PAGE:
Journal article 1092 views 149 downloads
Three forms of physical measurement and their computability
The Review of Symbolic Logic, Volume: 7, Issue: 4, Pages: 618 - 646
Swansea University Authors: Edwin Beggs , John Tucker
PDF | Accepted ManuscriptDownload (510.63KB)
DOI (Published version): 10.1017/S1755020314000240
We have begun a theory of measurement in which an experimenter and his or herexperimental procedure are modeled by algorithms that interact with physical equipment through asimple abstract interface. The theory is based upon using models of physical equipment as oraclesto Turing machines. This allow...
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We have begun a theory of measurement in which an experimenter and his or herexperimental procedure are modeled by algorithms that interact with physical equipment through asimple abstract interface. The theory is based upon using models of physical equipment as oraclesto Turing machines. This allows us to investigate the computability and computational complexityof measurement processes. We examine eight different experiments that make measurements and,by introducing the idea of an observable indicator, we identify three distinct forms of measurementprocess and three types of measurement algorithm. We give axiomatic specifications of three formsof interfaces that enable the three types of experiment to be used as oracles to Turing machines, andlemmas that help certify an experiment satisfies the axiomatic specifications. For experiments thatsatisfy our axiomatic specifications, we give lower bounds on the computational power of Turingmachines in polynomial time using nonuniform complexity classes. These lower bounds break thebarrier defined by the Church-Turing Thesis.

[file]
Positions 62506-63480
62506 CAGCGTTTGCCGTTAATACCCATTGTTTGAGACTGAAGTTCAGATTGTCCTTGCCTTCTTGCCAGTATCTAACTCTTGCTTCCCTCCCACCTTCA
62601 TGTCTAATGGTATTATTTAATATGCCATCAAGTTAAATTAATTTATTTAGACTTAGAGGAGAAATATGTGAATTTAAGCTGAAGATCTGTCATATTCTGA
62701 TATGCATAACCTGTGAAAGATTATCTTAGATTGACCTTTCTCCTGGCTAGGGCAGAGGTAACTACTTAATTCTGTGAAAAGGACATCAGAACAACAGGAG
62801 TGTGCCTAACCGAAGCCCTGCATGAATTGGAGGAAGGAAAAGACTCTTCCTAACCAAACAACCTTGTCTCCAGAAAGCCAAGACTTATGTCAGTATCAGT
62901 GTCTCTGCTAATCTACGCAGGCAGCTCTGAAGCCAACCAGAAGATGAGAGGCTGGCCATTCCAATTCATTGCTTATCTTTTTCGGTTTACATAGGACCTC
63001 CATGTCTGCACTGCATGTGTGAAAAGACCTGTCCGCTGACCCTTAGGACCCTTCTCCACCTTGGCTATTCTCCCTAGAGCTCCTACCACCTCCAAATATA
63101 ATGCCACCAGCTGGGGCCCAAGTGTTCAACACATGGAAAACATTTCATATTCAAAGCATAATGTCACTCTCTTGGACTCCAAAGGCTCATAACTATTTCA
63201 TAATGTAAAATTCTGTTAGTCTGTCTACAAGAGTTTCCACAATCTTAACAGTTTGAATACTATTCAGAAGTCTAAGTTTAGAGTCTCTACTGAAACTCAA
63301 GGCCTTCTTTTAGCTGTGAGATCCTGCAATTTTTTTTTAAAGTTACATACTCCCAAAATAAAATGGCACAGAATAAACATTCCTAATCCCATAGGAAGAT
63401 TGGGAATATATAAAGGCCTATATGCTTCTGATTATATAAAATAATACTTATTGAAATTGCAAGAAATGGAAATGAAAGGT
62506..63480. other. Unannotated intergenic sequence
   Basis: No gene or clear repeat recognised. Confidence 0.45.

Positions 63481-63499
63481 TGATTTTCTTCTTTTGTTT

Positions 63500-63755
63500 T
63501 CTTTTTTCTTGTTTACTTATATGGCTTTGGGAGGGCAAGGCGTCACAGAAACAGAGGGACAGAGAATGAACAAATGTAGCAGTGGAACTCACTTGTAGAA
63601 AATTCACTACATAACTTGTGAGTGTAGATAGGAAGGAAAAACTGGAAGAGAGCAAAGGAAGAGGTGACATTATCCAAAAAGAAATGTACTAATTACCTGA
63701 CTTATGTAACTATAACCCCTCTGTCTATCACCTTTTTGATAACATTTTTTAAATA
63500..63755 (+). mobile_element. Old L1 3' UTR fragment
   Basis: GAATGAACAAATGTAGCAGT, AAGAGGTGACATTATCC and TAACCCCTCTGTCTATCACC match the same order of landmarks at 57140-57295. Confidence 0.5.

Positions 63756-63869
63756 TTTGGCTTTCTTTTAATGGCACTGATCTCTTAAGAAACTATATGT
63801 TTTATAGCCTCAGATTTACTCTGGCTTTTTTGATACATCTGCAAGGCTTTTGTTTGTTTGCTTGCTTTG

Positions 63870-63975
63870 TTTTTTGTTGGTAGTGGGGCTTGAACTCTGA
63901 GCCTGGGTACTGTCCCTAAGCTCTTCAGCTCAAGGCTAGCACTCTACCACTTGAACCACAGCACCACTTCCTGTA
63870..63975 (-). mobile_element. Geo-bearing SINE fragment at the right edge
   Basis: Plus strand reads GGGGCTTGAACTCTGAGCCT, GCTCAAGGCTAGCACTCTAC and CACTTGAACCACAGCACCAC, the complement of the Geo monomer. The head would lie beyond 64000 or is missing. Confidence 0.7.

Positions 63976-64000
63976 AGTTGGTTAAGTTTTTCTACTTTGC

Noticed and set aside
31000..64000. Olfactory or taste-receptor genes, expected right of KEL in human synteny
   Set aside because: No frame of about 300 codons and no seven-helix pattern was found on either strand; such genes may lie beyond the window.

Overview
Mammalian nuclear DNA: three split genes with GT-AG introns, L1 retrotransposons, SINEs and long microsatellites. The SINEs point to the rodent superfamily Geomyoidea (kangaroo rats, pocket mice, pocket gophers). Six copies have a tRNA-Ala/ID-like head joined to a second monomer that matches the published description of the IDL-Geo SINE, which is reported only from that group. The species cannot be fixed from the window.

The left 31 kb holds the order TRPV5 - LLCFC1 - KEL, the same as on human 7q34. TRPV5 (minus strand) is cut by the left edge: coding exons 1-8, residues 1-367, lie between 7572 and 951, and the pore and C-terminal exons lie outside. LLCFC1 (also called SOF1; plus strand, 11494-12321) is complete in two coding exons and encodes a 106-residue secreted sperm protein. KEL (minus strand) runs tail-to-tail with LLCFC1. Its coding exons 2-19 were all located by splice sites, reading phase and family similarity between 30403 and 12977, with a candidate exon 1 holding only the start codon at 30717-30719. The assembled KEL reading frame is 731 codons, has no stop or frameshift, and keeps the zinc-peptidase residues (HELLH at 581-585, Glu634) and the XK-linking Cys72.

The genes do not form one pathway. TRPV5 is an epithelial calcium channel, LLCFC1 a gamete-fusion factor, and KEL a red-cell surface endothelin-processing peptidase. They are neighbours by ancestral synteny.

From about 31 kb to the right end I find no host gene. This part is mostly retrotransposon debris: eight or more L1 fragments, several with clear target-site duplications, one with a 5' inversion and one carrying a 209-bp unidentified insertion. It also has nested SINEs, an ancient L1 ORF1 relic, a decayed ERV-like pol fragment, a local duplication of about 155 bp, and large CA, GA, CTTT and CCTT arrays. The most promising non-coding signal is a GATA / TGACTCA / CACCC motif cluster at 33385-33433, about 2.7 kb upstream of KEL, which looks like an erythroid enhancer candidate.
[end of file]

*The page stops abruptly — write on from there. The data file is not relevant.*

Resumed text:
measurement, experiment, physical oracles,Turing machines, non-uniform complexity classes
Faculty of Science and Engineering